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Philadelphia

The Leonard Lopate Show

How the War on Drugs Criminalizes Entire Neighborhoods

Wednesday, April 22, 2015

Alice Goffman spent six years living in a neighborhood in Philadelphia marked by the pervasive police state from The War on Drugs, revealing its pernicious effects.

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The Leonard Lopate Show

Reusing, Recycling, and Reinventing Art

Wednesday, March 25, 2015

At a 3.5 acre construction, demolition, and manufacturing waste recycling facility in Philadelphia, an artist-in-residence program was born. 

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The Takeaway

DOJ: Philly Police Shoot Locals Nearly Once a Week

Tuesday, March 24, 2015

The results of a DOJ investigation into the Philadelphia Police Department found that officers are shooting at citizens frequently and not receiving adequate training. 

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The Sporkful

This Is Your Brain On Cheesesteak

Monday, February 23, 2015

Sporkful host Dan Pashman feasts on Philly's most iconic foods, then brings samples to a scientist to find out what makes greasy treats like cheesesteak and scrapple so irresistible.

BackStory

The Reason in the Riot

Friday, September 19, 2014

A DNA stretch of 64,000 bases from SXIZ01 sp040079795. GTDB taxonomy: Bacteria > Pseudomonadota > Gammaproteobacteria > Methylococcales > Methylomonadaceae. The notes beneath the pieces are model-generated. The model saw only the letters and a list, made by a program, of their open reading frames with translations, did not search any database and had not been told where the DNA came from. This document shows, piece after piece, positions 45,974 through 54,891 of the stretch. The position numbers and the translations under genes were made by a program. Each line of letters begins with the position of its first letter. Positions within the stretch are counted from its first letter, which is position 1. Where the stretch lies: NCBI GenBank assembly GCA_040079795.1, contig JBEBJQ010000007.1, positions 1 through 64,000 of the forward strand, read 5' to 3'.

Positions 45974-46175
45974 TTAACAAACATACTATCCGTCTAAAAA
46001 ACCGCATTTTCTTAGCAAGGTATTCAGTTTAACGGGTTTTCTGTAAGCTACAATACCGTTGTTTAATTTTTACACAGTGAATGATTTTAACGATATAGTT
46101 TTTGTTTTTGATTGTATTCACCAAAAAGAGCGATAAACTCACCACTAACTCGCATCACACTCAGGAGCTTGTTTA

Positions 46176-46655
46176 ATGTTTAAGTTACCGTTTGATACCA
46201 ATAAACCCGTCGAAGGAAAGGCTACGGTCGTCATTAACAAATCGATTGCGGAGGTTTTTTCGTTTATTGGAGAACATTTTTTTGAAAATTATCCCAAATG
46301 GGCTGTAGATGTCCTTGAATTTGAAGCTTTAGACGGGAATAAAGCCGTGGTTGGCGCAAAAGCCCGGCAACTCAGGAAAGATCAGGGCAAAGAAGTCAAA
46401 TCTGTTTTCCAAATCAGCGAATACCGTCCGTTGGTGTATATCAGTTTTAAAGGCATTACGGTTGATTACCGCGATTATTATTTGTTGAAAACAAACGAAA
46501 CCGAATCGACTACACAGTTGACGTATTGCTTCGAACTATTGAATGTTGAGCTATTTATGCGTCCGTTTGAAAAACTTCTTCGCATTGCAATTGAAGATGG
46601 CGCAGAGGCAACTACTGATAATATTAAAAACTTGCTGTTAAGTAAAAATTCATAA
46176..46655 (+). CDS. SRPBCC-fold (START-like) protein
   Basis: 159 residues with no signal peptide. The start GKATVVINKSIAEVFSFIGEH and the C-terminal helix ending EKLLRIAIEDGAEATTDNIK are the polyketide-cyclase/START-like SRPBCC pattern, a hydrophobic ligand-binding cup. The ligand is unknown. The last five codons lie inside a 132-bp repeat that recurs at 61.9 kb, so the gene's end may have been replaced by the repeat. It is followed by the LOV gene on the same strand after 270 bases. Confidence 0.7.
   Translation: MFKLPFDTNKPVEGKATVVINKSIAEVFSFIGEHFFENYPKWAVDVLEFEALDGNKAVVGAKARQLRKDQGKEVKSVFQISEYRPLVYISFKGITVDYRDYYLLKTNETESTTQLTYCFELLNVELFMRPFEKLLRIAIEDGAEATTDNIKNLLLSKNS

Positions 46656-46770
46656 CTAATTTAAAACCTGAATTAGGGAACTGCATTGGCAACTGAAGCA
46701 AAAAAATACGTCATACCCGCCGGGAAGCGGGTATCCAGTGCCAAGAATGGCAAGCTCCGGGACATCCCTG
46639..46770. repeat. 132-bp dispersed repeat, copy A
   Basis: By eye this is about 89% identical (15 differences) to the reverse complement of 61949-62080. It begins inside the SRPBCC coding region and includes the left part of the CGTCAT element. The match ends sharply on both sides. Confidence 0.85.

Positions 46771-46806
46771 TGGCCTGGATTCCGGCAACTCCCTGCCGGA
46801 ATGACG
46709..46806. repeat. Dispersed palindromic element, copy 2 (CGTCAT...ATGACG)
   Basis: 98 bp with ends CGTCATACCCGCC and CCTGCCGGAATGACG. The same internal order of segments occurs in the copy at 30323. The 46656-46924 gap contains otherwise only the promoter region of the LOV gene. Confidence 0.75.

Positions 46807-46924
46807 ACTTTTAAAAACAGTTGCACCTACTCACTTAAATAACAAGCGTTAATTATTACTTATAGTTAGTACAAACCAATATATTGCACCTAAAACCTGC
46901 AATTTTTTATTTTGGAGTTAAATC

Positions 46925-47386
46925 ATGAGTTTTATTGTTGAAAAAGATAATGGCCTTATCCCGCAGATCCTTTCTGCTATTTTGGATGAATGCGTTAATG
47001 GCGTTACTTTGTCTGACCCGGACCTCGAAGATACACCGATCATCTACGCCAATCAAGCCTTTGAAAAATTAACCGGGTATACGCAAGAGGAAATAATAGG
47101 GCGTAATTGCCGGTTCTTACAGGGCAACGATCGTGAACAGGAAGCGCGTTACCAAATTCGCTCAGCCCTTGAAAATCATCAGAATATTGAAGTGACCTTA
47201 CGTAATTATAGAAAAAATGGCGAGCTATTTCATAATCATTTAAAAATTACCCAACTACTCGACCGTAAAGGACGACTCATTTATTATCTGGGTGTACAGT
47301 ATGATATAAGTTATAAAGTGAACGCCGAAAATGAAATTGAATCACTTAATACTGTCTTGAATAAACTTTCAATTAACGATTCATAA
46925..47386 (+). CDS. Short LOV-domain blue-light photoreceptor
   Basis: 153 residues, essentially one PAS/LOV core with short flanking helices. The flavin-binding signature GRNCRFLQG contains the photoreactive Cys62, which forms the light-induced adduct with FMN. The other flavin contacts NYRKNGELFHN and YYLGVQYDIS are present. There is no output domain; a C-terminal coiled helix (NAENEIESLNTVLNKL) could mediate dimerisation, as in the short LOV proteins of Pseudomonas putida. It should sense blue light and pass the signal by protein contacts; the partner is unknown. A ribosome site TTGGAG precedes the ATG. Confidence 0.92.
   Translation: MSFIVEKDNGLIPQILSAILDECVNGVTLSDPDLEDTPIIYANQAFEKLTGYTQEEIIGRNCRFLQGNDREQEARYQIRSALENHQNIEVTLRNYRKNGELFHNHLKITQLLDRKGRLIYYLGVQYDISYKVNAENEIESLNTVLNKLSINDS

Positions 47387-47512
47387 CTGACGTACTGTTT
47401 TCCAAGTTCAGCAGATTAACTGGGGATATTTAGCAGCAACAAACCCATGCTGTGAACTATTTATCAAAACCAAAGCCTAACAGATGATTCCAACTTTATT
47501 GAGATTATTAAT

With the American History Guys

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The Takeaway

Philly Mayor: America is Broken & Needs Fixing

Monday, June 23, 2014

This past weekend, Dallas played host to hundreds of mayors from around the nation. Philadelphia Mayor Michael Nutter was among those in attendance. He weighs in on the challenges facing his city, and the troubling divides plaguing the nation.

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Life of the Law

A Criminal Debt

Tuesday, December 03, 2013

It’s not unusual at all to leave prison anywhere across the country owing fees, fines, or other costs to the local court. The city of Philadelphia alone is trying to collect some $1.5 billion in judicial debt owed back to days of the Nixon Administrati...

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The Leonard Lopate Show

“Let the Fire Burn”

Thursday, October 03, 2013

Filmmaker Jason Osder talks about his documentary “Let the Fire Burn,” about the catastrophic 1985 police bombing of the radical group MOVE in Philadelphia. The bomb set off a fire, and as men, women, and children fled the building, a spectacular firefight with the police ensued — broadcast on live TV. Eleven people died and 61 homes burned to the ground. “Let the Fire Burn” is playing at Film Forum through October 15.

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The Takeaway